The USS Bearss (DD-654) served in the US Navy for nearly two decades in the mid-20th century. She was named for Hiram Iddings Bearss, an officer of the United States Marine Corps who served in the Philippine-American War and World War I. Bearss was a member of the Fletcher-class of naval destroyers.
Bearss was laid down at Chickasaw, Alabama by the Gulf Shipbuilding Corporation in July 1942, launched in July 1943, and commissioned in April 1944 with Commander J.A. Webster in command. Carrying a crew of 273, Bearss was 376 feet five inches long and armed with ten 21-inch torpedo tubes, five 5-inch anti-aircraft guns, four 1.1 inch anti-aircraft guns, and four 20 mm anti-aircraft guns. She was driven by Allis Chalmers turbines supporting a cruising speed of 38 knots and a range of 6,500 nautical miles at 15 knots.
Bearss was assigned to the Pacific Fleet, and served off Hawaiian waters throughout July 1944. The destroyer was deployed to the Aleutian Islands in August and served with Task Forces 92 and 94. During this deployment, Bearss conducted sweeps of enemy shipping as well as bombardments in the Kurile Islands, and also patrolled in the Sea of Okhotsk off Russia. Bearss participated in the bombardments of Matsuwa in November 1944 as well as in March and June 1945, and also served during the strikes on Suribachi Wan in January and May. In September 1945, Bearss arrived at Ominato, Honshu Island and commenced patrol duty off the southern coast of Hokkaido during the occupation of Japan.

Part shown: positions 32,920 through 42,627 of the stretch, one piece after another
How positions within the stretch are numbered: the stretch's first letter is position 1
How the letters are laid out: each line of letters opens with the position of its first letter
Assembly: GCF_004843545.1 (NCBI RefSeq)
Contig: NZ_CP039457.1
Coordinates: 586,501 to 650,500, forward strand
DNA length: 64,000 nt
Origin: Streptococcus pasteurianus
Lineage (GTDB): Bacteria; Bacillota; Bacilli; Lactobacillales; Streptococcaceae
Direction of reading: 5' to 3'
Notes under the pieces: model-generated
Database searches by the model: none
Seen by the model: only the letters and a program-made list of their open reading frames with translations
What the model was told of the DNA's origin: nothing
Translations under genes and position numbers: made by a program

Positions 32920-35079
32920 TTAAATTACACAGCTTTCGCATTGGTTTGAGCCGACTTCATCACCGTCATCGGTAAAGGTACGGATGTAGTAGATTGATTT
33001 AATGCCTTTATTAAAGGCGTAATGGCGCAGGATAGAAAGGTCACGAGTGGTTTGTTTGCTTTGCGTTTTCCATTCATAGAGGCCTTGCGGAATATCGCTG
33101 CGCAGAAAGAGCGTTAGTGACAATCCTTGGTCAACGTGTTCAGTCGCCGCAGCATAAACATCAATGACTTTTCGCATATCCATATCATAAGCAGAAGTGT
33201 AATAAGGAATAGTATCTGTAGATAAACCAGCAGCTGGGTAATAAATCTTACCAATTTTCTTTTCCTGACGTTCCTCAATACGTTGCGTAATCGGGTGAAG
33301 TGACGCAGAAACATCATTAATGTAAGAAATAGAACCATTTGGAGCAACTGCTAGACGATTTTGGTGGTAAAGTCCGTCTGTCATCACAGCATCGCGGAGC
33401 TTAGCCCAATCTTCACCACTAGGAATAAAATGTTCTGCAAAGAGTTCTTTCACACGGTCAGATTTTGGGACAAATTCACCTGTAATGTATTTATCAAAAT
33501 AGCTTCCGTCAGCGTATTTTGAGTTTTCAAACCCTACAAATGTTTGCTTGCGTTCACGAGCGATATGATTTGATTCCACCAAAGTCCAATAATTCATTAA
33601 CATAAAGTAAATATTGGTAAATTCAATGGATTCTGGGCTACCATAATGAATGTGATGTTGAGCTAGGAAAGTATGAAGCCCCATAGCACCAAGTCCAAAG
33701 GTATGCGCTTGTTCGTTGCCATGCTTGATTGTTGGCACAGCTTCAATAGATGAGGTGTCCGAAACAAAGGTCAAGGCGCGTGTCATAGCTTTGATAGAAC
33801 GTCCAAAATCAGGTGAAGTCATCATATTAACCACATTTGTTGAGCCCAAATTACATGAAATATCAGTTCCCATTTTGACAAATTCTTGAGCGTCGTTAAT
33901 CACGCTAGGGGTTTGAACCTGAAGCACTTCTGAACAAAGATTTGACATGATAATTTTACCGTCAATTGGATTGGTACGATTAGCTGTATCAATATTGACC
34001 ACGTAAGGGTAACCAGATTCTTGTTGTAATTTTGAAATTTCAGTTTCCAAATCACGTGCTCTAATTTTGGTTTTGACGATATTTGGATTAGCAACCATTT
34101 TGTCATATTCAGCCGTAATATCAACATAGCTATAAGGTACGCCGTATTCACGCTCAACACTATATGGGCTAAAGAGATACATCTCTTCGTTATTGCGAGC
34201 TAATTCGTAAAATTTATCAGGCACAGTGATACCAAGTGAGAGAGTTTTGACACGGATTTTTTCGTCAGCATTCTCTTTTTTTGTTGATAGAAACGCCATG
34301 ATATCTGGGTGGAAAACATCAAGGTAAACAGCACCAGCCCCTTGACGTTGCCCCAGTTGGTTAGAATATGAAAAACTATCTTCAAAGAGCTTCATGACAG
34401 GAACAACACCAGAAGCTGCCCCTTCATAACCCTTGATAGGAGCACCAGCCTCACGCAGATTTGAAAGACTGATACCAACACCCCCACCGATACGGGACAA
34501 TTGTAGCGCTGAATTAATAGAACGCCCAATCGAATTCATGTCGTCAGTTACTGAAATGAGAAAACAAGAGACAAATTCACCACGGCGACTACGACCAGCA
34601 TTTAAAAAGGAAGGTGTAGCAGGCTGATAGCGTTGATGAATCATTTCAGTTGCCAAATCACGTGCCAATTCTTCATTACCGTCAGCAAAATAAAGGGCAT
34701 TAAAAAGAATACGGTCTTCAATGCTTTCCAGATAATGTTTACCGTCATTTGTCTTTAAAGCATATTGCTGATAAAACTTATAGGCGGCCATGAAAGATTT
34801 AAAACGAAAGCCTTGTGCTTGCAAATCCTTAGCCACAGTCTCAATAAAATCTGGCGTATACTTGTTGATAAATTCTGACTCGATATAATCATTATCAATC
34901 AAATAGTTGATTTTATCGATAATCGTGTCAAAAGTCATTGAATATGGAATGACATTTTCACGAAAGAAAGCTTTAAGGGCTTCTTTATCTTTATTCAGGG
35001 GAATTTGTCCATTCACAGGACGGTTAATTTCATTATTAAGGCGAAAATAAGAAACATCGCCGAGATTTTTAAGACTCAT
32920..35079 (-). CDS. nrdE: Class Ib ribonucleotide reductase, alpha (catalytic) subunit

Bearss returned to the United States in December, and was put in commission on reserve in July 1946 at Charleston, South Carolina, and then out of commission on reserve in January 1947. Re-activated in September 1951, Bearss was assigned to Destroyer Division 322, Destroyer Squadron 32, Atlantic Fleet and operated off the east coast and in the Caribbean. Bearss also conducted two cruises to the Mediterranean as well as a mission to the Far East that culminated in a trip around the world from April to October 1954. She was decommissioned in December 1953, struck from the Navy list in December 1974, and sold for scrap to Union Minerals & Alloys Corporation in April 1976.
Asbestos Risk on the USS Bearss (DD-654)
Sailors stationed or working on the USS Bearss had the potential of being exposed to asbestos. Those who performed certain duties were more at risk, however, including sailors working in the engineering rooms, handling machinery, working as firefighters, or dealing with battle damage. Dock and yard crew, whether constructing a brand-new ship or refitting or repairing damage to an existing craft, were also at risk of being exposed to dangerous levels of asbestos. In addition, the risks of asbestos exposure extended to the family members of these shipyard personnel as asbestos fibers would cling to the clothing and shoes that workers wore home at the end of the day.
Asbestos exposure is directly linked to the development of mesothelioma. When the fibers are breathed into the lungs they become lodged in the thin lining surrounding the lungs. Over the course of many years, sometimes as many as forty or more, mesothelioma cancer develops. Often the disease has reached the later stages before it is diagnosed. At that point, treatment options become more limited.
If you served on the USS Bearss and have mesothelioma it is important to be as informed as possible about the illness, treatment options and your legal rights. To request more information, please fill in the form on this page and we’ll send you some.Sources
Haze Gray & Underway. Dictionary of American Naval Fighting Ships. DD-654.
NavSource Naval History. USS Bearss (DD-654).